NZ's education ranking plummets - OECD report

New Zealand educational achievement has dropped significantly in the core subjects of science, maths and reading, according to an OECD report.

Labour education spokesman Chris Hipkins revealed the details of the report - which is due for release this evening - in the House today.

It showed that New Zealand's ranking had fallen from 7th to 18th in science, 12th to 23rd in maths and 7th to 13th in reading.

Education Minister Hekia Parata said she could not comment on the details of the report because it would not be released until 11pm.

Mr Hipkins said: "It's a wake-up call to the whole education system but also to the Government that their education approach isn't improving things and under National the decline of our education system is accelerating.

"The fact that is it such a significant decline is something that we should really wake up and pay attention to."

Ms Parata flagged the fall in the rankings in a speech last week.

She emphasised this afternoon that the report measured the performance of 15 year-olds who had not done National Standards, because the data was taken from the years 2001 to 2012.

The minister said National Standards data from 2011 to 2012 showed a "small overall improvement", with reading up 1.2 per cent, writing up 2 per cent and maths up 1.4 per cent.

"Obviously, we have data across two data points only and so it is early days.''

She said parents had told her they valued the clear information that National Standards provided about their children's progress.
 

 

Rapiti din don

Children sing 'Oma Rapiti', a fun variant of 'Run Rabbit Run'. This is a vast improvement on 'Frere Jacques'. I am not aware of Maori as a compulsory subject.

The full curriculum

Throughout the education system we have to watch out for new, add on subjects that clutter the curriculum. For example, years ago there was talk of having Peace Studies as a subject. While I am sympathetic to the principles and genuine intent of this movement, this would have been a bad idea. The sum effect would have been to turn many students off because the course content would have been too drawn out. The same goes with Gender and Media papers at uni. Very topical....and trendy... but do we really need more unemployed graduates from such papers?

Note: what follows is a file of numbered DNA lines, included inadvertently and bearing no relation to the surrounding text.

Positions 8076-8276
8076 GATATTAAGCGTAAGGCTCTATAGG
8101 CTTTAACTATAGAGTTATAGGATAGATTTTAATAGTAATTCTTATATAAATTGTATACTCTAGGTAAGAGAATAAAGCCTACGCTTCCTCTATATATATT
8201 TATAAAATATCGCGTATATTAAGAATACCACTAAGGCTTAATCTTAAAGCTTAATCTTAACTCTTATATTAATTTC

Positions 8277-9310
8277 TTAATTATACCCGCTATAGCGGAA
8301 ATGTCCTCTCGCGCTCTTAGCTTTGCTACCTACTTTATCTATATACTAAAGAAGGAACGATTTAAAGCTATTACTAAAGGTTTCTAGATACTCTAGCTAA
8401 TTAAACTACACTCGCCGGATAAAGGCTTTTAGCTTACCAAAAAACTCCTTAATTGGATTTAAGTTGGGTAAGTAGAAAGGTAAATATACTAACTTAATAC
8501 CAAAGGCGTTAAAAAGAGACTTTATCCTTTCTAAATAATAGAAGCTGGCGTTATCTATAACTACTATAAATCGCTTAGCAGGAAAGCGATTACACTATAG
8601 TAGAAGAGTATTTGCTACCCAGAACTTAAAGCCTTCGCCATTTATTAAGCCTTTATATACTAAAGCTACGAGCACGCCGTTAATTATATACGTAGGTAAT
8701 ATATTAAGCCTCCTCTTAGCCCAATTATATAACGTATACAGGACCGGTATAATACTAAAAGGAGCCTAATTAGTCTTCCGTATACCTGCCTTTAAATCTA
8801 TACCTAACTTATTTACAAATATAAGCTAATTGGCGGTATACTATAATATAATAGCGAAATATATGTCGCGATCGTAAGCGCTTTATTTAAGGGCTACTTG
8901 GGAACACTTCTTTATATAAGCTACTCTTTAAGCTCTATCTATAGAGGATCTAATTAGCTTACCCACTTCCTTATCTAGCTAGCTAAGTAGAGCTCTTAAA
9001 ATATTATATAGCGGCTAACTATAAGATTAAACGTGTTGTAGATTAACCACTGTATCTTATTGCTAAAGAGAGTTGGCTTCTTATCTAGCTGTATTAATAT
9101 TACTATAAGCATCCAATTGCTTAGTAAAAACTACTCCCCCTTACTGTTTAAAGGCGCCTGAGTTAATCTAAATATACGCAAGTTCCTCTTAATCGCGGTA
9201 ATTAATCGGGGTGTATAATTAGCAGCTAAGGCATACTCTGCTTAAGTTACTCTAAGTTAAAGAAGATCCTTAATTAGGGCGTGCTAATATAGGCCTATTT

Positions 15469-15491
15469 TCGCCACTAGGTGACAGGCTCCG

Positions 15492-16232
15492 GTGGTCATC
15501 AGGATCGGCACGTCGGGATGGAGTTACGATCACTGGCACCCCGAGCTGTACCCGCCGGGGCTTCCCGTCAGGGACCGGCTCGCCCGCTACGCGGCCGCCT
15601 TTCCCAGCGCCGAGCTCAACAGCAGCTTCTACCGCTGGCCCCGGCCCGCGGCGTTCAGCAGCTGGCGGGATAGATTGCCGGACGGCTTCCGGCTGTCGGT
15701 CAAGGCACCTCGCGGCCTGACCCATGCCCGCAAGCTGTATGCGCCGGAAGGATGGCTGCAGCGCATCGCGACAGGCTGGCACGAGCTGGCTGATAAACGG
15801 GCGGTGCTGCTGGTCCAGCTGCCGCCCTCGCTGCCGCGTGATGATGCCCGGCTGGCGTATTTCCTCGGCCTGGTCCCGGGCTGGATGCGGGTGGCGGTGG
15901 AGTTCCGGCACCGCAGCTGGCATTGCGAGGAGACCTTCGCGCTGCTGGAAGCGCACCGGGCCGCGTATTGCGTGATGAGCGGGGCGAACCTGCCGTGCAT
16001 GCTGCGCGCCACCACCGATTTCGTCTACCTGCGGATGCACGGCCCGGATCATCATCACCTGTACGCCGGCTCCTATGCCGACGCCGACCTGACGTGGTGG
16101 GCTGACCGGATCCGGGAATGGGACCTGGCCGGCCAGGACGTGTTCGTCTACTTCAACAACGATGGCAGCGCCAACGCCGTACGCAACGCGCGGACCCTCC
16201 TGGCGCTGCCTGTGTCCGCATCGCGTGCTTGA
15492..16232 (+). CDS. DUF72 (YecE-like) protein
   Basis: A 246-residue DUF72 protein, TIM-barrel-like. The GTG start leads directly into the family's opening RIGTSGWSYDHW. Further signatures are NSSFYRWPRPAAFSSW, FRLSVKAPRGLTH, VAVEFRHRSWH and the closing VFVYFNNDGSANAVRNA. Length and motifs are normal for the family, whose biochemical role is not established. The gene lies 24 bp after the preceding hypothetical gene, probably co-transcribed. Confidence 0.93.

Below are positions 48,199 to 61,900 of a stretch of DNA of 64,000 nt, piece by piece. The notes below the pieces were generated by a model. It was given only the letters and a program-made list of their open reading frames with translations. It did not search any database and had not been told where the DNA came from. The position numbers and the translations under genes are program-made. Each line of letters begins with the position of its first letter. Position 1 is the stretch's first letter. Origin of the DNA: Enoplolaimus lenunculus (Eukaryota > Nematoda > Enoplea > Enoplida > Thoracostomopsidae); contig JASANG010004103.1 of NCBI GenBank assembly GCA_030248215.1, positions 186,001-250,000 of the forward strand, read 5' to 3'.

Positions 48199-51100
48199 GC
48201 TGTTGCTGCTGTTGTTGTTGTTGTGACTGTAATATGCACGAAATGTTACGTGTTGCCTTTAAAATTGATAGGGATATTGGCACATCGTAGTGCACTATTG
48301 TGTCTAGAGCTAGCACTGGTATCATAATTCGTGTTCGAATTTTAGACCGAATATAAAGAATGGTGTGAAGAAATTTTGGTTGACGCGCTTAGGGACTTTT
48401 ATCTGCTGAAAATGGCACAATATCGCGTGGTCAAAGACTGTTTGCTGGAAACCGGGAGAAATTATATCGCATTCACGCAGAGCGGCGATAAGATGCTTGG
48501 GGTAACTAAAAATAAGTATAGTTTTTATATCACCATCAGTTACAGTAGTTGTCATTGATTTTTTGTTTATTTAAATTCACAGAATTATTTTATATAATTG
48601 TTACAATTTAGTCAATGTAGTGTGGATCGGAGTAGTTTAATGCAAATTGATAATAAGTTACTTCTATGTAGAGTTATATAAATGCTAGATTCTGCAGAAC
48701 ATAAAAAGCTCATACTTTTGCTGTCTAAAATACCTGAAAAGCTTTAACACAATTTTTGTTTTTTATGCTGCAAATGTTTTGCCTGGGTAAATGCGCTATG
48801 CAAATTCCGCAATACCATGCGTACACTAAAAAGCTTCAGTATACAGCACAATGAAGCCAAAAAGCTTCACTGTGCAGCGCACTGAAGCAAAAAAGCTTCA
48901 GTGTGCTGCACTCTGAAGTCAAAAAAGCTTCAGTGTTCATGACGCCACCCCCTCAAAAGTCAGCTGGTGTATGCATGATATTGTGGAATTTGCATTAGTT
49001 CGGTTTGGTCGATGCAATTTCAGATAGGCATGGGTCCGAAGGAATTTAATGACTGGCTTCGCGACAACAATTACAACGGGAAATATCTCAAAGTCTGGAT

Gender in teaching

Skinhat. According to this report (here ) this is not the case. i.e.

"In terms of female teachers, analysis of the New Zealand data was very interesting. It showed that there was indeed a correlation between achievement by gender and the gender of the teacher. It ran, however, against the hypothesis – the gap was smaller in classrooms taught by women teachers."

If this is true, the students should be getting better, not worse.

A rugby schooling

Sporting achievement has pride of place in many schools, taking up student time and money. To be fair, Sport should be in the NCEA, perhaps graduating to Sociology of Sport papers at Uni.

Politically incorrect

Interesting when these results are put alongside the Census report released today.  With the educational system captured by the politically correct treatment of Maori and the huge amount spent on the acquisition of Maori language by means of publically funded TV, radio, pre-school, school and University courses, it seems that it would make more sense to be teaching Hindi in our schools.  Maori seems to be spoken at home by a very small minority of the population and not used by most.  Indeed, there appears to be absolutely no research on any outcomes for this outpouring of public money for an oral expression of the re-writing of history.  It appears that no-one can say that it was money well-spent, or money wasted.

Fair enough if someone wishes to study the Maori language, but surely our resources need to be targetted at things that are going to lead to a difference.  Having a primary school kid learning the invented Maori word for "rabbit" or "internet" seems pointless.

There are only so many hours in the day for teaching at schools and surely to goodness the emphasis should be on teaching subjects that will result in maximum benefit, not to those with agendas to run.

Too much in school programmes.

Whether we have National Standards, or not, there does seem to be the realisation that more students are falling through the cracks. There is far too much packed into the school programmes, causing students to essentially miss out on acquiring the basics of more than adequate  literacy and numeracy. This is where schools should redirect their efforts. There are community groups which can cater for sports and cultural activities, outside of school hours, for those interested or with real ability.

Gender quotas for teaching?

Only 10% of teachers are male. Wondering if the gender imbalance has anything to do with with the lower scores. Back in 2001 the gender balance of teaching was 20% male (http://www.teacherswork.ac.nz/journal/volume3_issue1/harker.pdf page 7) and the student ranking were much higher. Perhaps male students respond better to male teachers.

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